Domestic Geographic Description
As you begin your competitive assessment, keep in mind that you need to evaluate only those competitors aiming for the same target market. If you own a fine French restaurant in midtown Manhattan, you don’t have to include the McDonald’s next door in your competitive evaluation: You’re not aiming for the same customer at the same time. On the other hand, if you are thinking of opening the first sports memorabilia shop in Alaska, you have to look far afield, at any such retail stores in Seattle or Vancouver, mail-order dealers from all over the country, and online dealers from around the world, as that is where your potential customers shop now.
ASSESS THE COMPETITION
When preparing the competitive analysis portion of your business plan, focus on identifying:
It is tempting to want to judge your competition solely on the basis of whether your product or service is better than theirs. If you have invented a clearly superior widget, it is comforting to imagine that widget customers will naturally buy your product instead of the competitors’ and the money will roll in.
Unfortunately, many other factors will determine your success in comparison to other manufacturers of widgets. Perhaps their brand name is already well-known. Perhaps their widgets are much cheaper. Perhaps their distribution system makes it easier for them to get placement in stores. Or maybe customers just like the color of your competitors’ packages better.
The objective features of your product or service may be a relatively small part of the competitive picture. In fact, all the components of customer preference, including price, service, and location, make up only half of the competitive analysis.
The other half of the equation consists of examining the internal strength of your competitors’ companies. In the long run, companies with significant financial resources, highly motivated or creative personnel, and other operational assets will prove to be tough, enduring competition.
“You can’t be 5% or 10% better than the competition. You have to be 10 times better. There’s a huge lethargy factor — you don’t get people to change their bank account, or whatever you’re trying to get them to change, if you’re 10% better; you’ve got to be 10 times better.”
Market Share Distribution
List below the current market leaders and the approximate percentage of the market each one commands.
These elements leave a lot out of the marketing picture, however, especially as customers have become more discriminating over the years and look for products or services not just to fill an immediate need but to enhance their overall sense of well-being.
Most marketing strategists agree that people buy benefits, not features. In other words, customers are more concerned about how a purchase will affect their lives than about how the company achieves those results. So your marketing message must tell customers what they get, such as security or an enhanced self-image, rather than merely the detailed specifics of what your product or service does.
What Customers Want: The Five Fs
“The Five Fs,” described below, are a convenient way to sum up what customers want.
1. Functions. How does the product or service meet their concrete needs?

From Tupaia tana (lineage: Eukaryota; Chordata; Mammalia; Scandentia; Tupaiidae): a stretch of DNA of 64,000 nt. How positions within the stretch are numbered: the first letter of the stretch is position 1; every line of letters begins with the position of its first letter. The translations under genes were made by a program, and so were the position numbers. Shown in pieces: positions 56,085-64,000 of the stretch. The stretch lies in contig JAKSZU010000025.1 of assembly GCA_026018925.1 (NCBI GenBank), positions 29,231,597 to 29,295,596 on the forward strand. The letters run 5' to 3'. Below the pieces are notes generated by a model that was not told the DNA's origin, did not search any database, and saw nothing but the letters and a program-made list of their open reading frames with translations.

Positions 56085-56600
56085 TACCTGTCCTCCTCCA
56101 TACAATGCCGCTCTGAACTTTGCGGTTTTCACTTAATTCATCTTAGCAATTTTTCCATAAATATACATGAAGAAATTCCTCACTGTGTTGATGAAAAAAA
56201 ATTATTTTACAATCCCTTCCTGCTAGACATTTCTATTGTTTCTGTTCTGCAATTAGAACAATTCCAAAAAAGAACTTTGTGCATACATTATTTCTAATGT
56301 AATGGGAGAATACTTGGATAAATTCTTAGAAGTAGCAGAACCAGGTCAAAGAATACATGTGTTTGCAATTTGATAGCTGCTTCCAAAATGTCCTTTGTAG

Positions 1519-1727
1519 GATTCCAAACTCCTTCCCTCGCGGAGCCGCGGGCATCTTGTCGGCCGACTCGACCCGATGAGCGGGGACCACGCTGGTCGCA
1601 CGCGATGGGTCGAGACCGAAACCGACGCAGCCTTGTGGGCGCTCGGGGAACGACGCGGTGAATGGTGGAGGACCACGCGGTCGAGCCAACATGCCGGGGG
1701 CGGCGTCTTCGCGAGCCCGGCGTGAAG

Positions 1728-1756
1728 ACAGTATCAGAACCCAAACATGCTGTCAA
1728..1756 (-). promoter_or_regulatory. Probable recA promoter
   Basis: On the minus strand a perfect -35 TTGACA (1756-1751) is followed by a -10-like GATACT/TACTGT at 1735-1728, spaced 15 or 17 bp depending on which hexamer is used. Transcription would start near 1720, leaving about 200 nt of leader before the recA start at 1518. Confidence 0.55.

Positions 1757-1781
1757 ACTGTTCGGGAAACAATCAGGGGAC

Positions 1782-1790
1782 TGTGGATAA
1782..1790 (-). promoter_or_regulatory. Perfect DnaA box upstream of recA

2. Finances. How will the purchase affect their overall financial situation — not just the price of the product or service, but other savings and increased productivity?
3. Freedom. How convenient is it to purchase and use the product or service? How will they gain more time and less worry in other aspects of their lives?
4. Feelings. How does the product or service make customers feel about themselves, and how does it affect and relate to their self-image? Do they like and respect the salesperson and the company?
5. Future. How will they deal with the product or service and company over time? Will support and service be available? How will the product or service affect their lives in the coming years, and will they have an increased sense of security about the future?
Customers, of course, want to receive benefits in all these areas, and you should be aware of how your product or service fulfills the entire range of their needs. However, your primary message must concentrate on one or two of these benefits that most effectively motivate your customers and that stake out a competitive position for your company.
You communicate these benefits through every interaction you have with your customers, not simply through your advertising. Naturally, your company slogan and any words you use in advertisements deliver an overt statement to the potential customer. Perhaps the name of the business itself is a direct message, for example, “Toys ’R Us” or “Cheap Tickets.”
Success key terms
Conducting sales and transactions on the Internet.
Search Engine Marketing (SEM)
The practice of purchasing ads to increase your website’s ranking and visibility on relevant search engine results pages — often called paid search.
Search Engine Optimization (SEO)
Optimizing your website by planning content and design that leads to high rankings on search engine results pages when a user searches for relevant keywords.
Content created by individuals and disseminated online through networking sites such as blogs, YouTube, and Facebook. Used for awareness, marketing, and customer communication and retention.
“What’s your ‘go to market’ plan to let potential customers know you exist? If people don’t know you exist, you’re not going to scale. How will you let people know you have a solution to their problem?”